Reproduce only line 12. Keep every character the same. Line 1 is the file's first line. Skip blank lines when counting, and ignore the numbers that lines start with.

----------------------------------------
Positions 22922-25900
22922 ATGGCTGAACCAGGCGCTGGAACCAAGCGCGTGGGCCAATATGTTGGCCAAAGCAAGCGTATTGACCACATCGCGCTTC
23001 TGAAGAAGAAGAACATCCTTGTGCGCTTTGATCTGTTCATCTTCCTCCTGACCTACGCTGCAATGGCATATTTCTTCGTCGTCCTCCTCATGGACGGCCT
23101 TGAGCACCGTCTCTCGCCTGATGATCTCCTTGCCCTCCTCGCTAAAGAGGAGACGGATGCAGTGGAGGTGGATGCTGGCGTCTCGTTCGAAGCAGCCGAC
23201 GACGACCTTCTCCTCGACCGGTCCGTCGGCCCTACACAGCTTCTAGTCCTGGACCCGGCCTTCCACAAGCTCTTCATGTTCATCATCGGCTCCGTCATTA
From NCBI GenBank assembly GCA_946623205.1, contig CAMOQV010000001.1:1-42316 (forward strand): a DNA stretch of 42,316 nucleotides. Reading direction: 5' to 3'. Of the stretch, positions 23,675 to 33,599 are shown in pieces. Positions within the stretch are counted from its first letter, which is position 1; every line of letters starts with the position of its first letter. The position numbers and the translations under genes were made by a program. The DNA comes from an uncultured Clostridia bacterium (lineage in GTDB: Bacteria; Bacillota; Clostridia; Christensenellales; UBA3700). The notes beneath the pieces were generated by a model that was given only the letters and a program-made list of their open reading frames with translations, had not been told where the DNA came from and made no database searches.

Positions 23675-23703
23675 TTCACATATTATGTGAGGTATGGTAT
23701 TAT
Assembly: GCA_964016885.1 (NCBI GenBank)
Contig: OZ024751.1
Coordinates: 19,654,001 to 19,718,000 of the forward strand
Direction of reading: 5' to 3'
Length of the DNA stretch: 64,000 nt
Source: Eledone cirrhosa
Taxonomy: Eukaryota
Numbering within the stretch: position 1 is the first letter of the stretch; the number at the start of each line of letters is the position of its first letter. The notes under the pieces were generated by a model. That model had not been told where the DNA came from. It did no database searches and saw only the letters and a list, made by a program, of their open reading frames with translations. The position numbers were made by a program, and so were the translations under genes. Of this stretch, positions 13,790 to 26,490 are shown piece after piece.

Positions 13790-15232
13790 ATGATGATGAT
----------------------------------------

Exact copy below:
Coordinates: 19,654,001 to 19,718,000 of the forward strand